Researchers Found What Consent Looks Like Isn't Always Straightforward on College Campuses
“Let's be real: You're here so you want this.”
BY JENNIFER S. HIRSCH AND SHAMUS KHAN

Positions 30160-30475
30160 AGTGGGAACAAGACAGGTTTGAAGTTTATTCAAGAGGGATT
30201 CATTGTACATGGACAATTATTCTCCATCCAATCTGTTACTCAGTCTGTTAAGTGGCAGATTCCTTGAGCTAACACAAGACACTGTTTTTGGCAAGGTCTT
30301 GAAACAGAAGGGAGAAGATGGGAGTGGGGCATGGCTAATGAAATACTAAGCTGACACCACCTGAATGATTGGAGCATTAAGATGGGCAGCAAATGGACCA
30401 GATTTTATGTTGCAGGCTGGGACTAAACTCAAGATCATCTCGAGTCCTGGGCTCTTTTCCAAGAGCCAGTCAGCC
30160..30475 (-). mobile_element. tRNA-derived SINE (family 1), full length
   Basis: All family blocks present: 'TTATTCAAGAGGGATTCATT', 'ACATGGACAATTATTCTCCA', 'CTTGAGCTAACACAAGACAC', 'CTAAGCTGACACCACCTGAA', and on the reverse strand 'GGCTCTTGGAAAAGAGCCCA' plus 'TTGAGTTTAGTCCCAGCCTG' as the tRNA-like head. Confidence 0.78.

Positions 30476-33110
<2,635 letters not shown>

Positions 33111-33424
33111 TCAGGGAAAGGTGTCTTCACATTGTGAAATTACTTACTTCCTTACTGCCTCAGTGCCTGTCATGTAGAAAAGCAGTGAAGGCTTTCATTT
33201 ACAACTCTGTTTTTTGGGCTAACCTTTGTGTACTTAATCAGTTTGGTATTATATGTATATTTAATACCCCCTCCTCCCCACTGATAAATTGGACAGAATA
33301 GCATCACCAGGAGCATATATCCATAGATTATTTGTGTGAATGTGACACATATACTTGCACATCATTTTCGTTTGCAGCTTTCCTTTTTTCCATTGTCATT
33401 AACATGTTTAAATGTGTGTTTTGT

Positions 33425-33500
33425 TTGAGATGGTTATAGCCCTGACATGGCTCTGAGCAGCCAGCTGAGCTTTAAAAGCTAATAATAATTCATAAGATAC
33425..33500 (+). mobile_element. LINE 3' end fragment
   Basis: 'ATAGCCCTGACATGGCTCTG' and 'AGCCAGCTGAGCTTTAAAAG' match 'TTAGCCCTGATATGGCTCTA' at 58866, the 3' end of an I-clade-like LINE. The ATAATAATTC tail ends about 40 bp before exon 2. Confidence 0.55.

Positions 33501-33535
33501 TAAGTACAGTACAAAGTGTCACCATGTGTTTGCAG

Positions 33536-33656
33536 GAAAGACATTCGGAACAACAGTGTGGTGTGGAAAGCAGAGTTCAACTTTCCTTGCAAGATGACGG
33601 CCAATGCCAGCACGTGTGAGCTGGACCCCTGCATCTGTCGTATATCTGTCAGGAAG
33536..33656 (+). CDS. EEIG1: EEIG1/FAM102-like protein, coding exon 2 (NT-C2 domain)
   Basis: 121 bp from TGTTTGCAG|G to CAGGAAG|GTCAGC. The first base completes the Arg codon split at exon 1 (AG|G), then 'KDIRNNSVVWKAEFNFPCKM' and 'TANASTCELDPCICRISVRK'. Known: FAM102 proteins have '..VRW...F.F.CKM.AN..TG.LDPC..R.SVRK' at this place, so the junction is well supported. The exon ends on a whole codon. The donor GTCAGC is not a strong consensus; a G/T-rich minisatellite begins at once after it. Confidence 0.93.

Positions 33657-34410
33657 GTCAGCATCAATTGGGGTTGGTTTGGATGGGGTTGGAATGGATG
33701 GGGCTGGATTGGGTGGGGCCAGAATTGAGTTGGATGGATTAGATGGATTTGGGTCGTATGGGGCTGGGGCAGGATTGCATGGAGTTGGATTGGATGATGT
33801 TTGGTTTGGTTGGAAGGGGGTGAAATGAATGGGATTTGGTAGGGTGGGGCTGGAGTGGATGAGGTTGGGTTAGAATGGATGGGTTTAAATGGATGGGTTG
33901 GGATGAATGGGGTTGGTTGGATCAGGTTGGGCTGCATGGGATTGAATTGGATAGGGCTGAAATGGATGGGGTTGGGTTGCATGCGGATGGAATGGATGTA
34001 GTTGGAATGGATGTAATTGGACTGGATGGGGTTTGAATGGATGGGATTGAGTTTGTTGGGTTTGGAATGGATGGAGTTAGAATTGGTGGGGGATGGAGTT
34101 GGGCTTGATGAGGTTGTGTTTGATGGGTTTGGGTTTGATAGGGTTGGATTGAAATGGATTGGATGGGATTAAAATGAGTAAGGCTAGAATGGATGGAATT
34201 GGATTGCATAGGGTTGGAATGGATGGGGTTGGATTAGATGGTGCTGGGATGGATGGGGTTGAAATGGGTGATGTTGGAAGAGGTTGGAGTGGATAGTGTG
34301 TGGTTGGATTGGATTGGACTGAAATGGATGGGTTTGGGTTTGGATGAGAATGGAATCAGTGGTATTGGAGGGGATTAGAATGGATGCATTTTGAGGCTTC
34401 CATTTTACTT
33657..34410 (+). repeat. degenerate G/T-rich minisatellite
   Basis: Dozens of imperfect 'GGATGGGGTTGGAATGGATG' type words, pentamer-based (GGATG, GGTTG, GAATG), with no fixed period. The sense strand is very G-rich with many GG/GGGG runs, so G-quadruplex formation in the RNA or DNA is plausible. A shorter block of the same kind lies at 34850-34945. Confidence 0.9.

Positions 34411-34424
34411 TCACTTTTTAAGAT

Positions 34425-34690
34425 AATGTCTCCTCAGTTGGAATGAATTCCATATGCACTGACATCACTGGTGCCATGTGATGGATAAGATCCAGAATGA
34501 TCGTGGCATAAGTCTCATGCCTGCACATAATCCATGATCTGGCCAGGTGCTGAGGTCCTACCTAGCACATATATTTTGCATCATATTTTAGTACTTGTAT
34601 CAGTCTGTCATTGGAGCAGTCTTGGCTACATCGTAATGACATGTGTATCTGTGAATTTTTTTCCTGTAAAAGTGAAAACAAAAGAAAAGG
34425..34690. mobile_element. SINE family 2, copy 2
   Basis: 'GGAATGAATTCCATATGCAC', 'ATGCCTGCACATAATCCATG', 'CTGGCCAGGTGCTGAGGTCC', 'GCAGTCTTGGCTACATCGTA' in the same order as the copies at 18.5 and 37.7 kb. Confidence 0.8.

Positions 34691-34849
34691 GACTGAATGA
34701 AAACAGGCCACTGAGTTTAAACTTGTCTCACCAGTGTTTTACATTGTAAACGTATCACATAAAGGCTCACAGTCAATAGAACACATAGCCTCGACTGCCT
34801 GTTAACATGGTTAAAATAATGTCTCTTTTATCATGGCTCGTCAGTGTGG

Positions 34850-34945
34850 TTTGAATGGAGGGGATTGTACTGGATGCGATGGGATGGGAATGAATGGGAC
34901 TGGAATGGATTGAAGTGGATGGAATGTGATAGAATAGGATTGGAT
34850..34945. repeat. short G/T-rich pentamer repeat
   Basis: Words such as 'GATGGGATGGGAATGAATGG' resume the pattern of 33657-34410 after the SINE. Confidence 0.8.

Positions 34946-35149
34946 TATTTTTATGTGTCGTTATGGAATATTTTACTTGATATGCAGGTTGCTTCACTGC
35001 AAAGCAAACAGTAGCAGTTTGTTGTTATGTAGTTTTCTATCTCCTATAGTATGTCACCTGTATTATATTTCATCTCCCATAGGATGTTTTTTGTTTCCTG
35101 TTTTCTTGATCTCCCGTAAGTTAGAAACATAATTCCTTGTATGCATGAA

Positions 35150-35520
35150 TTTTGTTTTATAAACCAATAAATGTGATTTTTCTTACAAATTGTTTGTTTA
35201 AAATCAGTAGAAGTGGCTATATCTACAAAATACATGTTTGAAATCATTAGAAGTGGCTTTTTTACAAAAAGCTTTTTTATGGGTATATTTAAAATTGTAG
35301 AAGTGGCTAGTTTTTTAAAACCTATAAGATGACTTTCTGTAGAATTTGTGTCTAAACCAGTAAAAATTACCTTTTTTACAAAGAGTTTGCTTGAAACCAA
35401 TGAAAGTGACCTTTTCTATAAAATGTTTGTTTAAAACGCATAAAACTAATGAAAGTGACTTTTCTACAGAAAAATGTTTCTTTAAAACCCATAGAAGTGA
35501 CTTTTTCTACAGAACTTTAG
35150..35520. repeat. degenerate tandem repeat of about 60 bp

Consent in college is a big topic. Much time has been spent on what consent looks like, who is and isn't getting it, and what happens when it's ignored. But no matter how many lessons young people get about consent during their first week of college, the ways in which they actually practice it can drastically differ from the ideal. In Sexual Citizens: A Landmark Study of Sex, Power, and Assault on Campus, researchers Jennifer S. Hirsch and Shamus Khan collected the findings of years of research on the sexual realities of college students. They found — among many other things — that college students often take factors that have nothing to do with consent to mean permission to have sex. In this excerpt of the book published by W.W. Norton & Company, researchers hear from a student who was assaulted after someone took her being in their room alone at night as consent, and explore how heavily consent weighs on students' minds.
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